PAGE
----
My practice stems from a strong pedagogical structure. There are rhythmic cycles that ground our dance, the musical component to my dance practice also has a strong pedagogical make up. My artistic orientation seemed to seek a pattern, a known player, so I was thrilled every time I caught the radio or any organized bit of talking unlike random noise caused by multiple sound waves intercepting each other. I was intrigued when Afroditi shared with me that she moved away from the spot every time she caught the radio as she did not want organized sound, she did not want to tap into already established channels of communication and was seeking the fissures, the slippages in the sound waves. I found myself moving as a response to sound waves on one hand and I was making abrupt moves that I imagined would affect the sound waves on the other. We wore the sweat shirts on day 2 too before we ventured on our walk on day 3 and I remember catching something interesting while I was standing up on a chair in the dining room to our hostel. It was precious. It was some intelligible sound, which I wanted to hold on for longer, it kept evading me and I kept seeking it. I kept moving my arms in waves and would abruptly stop in an effort to make an effect on the sound I was receiving on my headphone. I was dancing, it looked interesting, even to me as a participant observer. Like I had mentioned before, was I affecting the waves with my movement or was I responding to the waves that I was receiving on my head phones? The dinner on day 2 was exciting as we had our circuits in place on our sweatshirts , we got to try it out briefly and was going to go on this walk the next day.
On day 3 we walked the city. We were quite a sight in our bright pink sweatshirts and headphones. We stopped near every metallic post, railing, electric booth on the road to see how our antennas interfaced with these conductors. We placed our hands on each other to listen to how our bodies conducted these waves. I picked some interesting sounds when I was bending over an underground drain covered with a heavy metal door. I was in a wide legged stance, bending from my waist and waving my hands over the metal to see if my movement changed the sounds that I was receiving through my headphones. I noticed that I didn’t casually bend over and move my hands over the metal door but quite intuitively took a stance, it was definitely a dance to me and I held my body thus. After a while I wasn’t quite sure if my movement was affecting the sound or if my moves were in response to what I was hearing. I was not able to discern the changes in the sound waves caused by my movement. One recurring thought that I had through out this process was the struggle that I had with the unpredictability of sound, the absolute randomness of the waves. It was noise to my sensibilities and I was trying to find order or a pattern to it. I noticed that all of us engaged with the sound differently. Astrid was constantly documenting her thoughts on a recorder. The walk around the city aligns with her practice of walking and it seemed like she was trying to find her niche in this collaboration through the walk itself. Afroditi was particular about the quality of sound waves she and most of us were receiving. While she seemed to be in the moment and receiving her information like we did, her expertise in the technical aspects of this collaboration might have oriented her take away from this collaboration. Emilie was documenting constantly as she took it upon herself to be official archivist of this project. Gabriel was leaning against structures and seemed lost in the world of waves. Astrid suggested that we take the last hour of the collaboration to document our immediate thoughts. We used what we wrote during this time to make our presentation on the collaboration to the conference participants who arrived on Day 3- Friday.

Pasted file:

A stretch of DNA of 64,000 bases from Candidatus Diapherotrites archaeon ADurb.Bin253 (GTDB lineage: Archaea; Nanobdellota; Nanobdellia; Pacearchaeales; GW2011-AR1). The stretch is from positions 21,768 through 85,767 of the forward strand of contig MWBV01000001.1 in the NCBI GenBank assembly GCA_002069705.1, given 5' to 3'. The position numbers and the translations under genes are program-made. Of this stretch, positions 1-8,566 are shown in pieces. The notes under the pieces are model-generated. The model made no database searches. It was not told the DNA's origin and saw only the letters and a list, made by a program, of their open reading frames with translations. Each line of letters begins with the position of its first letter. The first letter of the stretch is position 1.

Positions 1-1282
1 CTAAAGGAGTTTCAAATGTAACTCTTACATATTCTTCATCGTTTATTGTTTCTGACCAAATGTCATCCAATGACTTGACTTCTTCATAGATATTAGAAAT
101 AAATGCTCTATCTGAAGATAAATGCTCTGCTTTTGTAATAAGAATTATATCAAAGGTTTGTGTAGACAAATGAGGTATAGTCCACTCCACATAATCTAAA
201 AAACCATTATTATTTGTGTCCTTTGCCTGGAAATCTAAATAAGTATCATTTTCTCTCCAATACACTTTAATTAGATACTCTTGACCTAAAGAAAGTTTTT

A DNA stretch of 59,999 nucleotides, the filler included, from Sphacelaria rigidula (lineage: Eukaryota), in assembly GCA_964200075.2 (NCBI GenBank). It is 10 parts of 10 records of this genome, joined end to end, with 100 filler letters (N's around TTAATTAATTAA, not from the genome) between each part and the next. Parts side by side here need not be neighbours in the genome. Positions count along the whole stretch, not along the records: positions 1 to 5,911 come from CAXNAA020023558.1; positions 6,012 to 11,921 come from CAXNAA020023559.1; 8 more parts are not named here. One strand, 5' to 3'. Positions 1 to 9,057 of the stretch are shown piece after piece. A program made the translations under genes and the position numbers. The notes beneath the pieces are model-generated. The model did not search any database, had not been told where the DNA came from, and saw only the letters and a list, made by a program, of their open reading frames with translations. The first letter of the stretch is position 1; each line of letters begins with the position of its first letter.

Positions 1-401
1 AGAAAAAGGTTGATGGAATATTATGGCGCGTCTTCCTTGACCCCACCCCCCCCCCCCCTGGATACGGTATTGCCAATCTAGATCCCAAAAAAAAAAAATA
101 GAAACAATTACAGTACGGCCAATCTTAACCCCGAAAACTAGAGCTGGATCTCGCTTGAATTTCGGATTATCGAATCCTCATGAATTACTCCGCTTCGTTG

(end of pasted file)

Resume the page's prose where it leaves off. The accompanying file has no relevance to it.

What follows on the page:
For the final presentation I chose to dance. While all the dances I do is built on a constant rhythmic cycle using a metronome, what I received through these sound waves stood in stark contrast to anything predictable. I chose to present this contrast. I requested Emilie to keep a constant beat. I was wearing the sweatshirt and instead of receiving the sound on my headphones this time it was playing out of a speaker. So on one hand we were hearing the predictable rhythm and on the other, we were also hearing the sound waves that I was receiving through my wearable – sweatshirt. I juxtaposed the predictability and randomness in sound, both of them affected my choice of movement and thus my dance . The former lends itself to choreography that can be rehearsed and presented; whereas, the latter- randomness, created a space for improvisation. This discourse of improvisation versus pre-choreographed dances has been an important vector in my research and this collaboration allowed me to discern this from our work together too.